The author of the article certainly has gotten a few points wrong. First, the Irathients are not “presumed” to be the vectors of a disease. They actually are the carriers of a disease deadly to humans. Second, Rathus is not shot for refusing to stop doing a traditional dance. He was shot for attacking a miner. True, the miner started the problem by kicking over the sacred rock pile, but all the other Irathients backed off at that point. The only one who suffered any harm was the one who responded with physical violence. When people are not truthful about the facts, it casts their conclusions into doubt.

    In this case, the conclusion seems to be that the poor Irathients were mistreated and had no choice except to act as they did. The Irathients were treated very poorly, partly because the humans were so scared and partly because the Irathients were so obnoxious and unconcerned about human well-being. The author of the article has glossed over stealing the medicine and taking Nolan and Connor hostage. The author also has disregarded Nizar’s hatred of humans, a hatred he had voiced earlier, and his apparent desire to see Nolan dead. After all, Nolan was dying of the disease and Nizar could have given him a shot. It’s very hard to believe that watching Nolan suffer and die when the medicine was right there can be seen as Irathients having no choice because they are being mistreated. Datak is Nolan’s arch-enemy and has taken some abuse from him, but Datak gave Nolan a shot of the medicine and saved his life. The Irathients came off in this episode as mean and vindictive people with no concern for human life. Tolerance swings both ways-when a people express hatred of another race (as the Irathients did) it’s not so surprising that the hated race responds with hatred.

    Then there’s this comment.

    Cultural conflicts also arise in the second episode, Down to the Ground Where the Dead Men Go, in which a Castithan willingly participates in a ‘cleansing ritual’ which, to an Irathient observer, more closely resembles torture. The episode proceeds to negotiate the point at which law should intercede in matters of cultural practice; mirroring a number of similar modern narratives, such as female circumcision.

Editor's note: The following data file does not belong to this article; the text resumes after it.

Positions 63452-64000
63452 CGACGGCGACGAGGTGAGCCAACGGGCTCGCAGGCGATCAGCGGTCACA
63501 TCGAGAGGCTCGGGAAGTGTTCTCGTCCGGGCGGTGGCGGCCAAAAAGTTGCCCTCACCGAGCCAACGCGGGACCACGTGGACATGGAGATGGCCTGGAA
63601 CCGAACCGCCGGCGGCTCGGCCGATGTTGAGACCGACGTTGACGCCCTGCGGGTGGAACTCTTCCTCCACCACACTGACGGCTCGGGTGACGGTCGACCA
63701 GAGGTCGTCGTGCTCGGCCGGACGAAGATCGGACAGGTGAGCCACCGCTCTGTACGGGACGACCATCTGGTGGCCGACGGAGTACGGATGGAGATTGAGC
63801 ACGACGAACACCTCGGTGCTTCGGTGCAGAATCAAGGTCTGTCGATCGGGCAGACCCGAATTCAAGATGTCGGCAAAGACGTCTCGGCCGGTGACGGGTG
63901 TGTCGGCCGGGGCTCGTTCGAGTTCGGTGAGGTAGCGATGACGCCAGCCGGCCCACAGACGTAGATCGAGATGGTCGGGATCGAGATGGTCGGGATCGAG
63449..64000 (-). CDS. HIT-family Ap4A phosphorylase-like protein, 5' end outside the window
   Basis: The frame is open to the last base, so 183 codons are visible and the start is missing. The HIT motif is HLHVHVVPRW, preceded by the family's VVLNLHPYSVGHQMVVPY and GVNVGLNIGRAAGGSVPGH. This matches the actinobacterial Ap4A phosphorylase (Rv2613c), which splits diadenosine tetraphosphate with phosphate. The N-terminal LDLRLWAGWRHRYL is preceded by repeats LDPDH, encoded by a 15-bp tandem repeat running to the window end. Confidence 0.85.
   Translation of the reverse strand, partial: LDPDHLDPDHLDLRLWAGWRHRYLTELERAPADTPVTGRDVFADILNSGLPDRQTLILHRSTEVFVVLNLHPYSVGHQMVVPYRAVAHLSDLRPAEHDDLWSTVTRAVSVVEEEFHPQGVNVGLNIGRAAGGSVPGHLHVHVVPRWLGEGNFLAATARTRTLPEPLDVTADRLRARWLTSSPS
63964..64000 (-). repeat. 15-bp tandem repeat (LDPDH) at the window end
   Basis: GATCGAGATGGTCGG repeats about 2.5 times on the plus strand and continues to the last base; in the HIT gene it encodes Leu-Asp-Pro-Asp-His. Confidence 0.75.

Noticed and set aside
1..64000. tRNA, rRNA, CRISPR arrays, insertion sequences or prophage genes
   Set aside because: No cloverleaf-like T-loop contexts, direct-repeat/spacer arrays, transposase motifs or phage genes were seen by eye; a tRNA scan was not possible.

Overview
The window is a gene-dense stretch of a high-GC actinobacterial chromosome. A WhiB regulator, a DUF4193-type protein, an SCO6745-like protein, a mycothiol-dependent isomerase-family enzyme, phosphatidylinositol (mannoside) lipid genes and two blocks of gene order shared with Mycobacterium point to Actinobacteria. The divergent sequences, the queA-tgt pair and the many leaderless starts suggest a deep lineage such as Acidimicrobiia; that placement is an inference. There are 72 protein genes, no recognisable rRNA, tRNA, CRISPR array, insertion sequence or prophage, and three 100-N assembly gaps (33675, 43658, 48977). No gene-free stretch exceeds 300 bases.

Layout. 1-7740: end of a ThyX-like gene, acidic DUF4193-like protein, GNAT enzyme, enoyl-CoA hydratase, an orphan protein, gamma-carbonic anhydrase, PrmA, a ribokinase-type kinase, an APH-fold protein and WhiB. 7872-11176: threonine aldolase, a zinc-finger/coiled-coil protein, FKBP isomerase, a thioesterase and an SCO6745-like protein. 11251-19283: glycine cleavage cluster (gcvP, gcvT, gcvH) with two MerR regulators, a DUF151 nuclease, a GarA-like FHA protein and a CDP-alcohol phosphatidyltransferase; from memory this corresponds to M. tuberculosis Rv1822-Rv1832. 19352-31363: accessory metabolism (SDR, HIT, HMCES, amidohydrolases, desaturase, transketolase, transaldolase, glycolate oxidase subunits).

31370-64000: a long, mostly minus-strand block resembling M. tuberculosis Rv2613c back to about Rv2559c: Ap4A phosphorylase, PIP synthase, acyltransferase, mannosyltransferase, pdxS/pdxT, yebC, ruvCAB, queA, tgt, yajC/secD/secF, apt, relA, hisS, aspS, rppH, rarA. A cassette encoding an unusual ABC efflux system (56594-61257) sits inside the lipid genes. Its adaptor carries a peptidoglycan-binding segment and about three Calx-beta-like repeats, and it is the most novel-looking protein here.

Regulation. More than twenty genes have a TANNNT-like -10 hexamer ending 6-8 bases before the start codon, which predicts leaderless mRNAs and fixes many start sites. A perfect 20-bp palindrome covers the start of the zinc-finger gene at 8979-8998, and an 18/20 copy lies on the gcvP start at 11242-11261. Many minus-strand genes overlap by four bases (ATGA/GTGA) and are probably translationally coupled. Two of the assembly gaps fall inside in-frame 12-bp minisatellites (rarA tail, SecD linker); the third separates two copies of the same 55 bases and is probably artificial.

The Castithan ritual was torture. Whether or not the person being tortured was doing so willingly is an important point-every year in the Phillipines, willing participants are nailed to crosses to commemorate the crucifixion of Christ. However, willingly participating in a torture ritual is hardly to be compared to what the author calls female circumsion and what is more properly called female genital mutilation. The girls subjected to this ritual are not willing participants. Let anyone who doubts this Google the subject and see the work being done by women in Africa, as well as around the world, to put an end to this barbaric practice. And anyone who wants a more in-depth perspective on what this practice does to a woman can read Ayaan Hirsi Ali’s book, Infidel. Bottom line here is that comparing the Castithan cleansing ritual to female genital mutilation is inappropriate, as the former involves willing participants and the latter is inflicted on unwilling victims.

    The author does have some interesting things to say about colonialism, but after the two flubs I’ve noted above, I wonder if they are aware of the many imperialistic exploits of the people of India, China, and Japan. I wonder if they know about people like Ghengis Khan and Tamerlane and Alexander the Great, because they seem to see colonialism as strictly a white man’s failing. Defiance does have a lot to say about cultural friction, but I feel it’s construing it too narrowly to see it as a metaphor for white=bad and non-white=good. What I’m loving about Defiance is that the good guys are humans and aliens, and the bad guys are humans and aliens. To me, the message seems to be more that what is in a person’s mind and heart is more important than the race they belong to.

    • I think Zanz really hit the nail on the head here, the article is very close but missed both of what Zanz pointed out. I think the show is divine and cant wait to see second season. I do find it interesting that there are many races on the show rarely discussed. I hope the really develop and highlight some back story on Bio Men, Sensoth and Liberata’s. We seem to know Irathients and Castis but very little about Indogene’s and the other races. Irats and Casti’s really have many human characteristics so getting to come and live among humans may be easier for them. Indo’s look like traditional aliens, they couldn’t have been accepted as easily, and poor Liberatas and Sensoths what chance do they really have for becoming equal members of society, I highly doubt humans and the human-like aliens would want to procreate with them. What are the true chances of these Alien races surviving in the long term?
      Or in Defiance do you never fear the future and only live in the present to survive?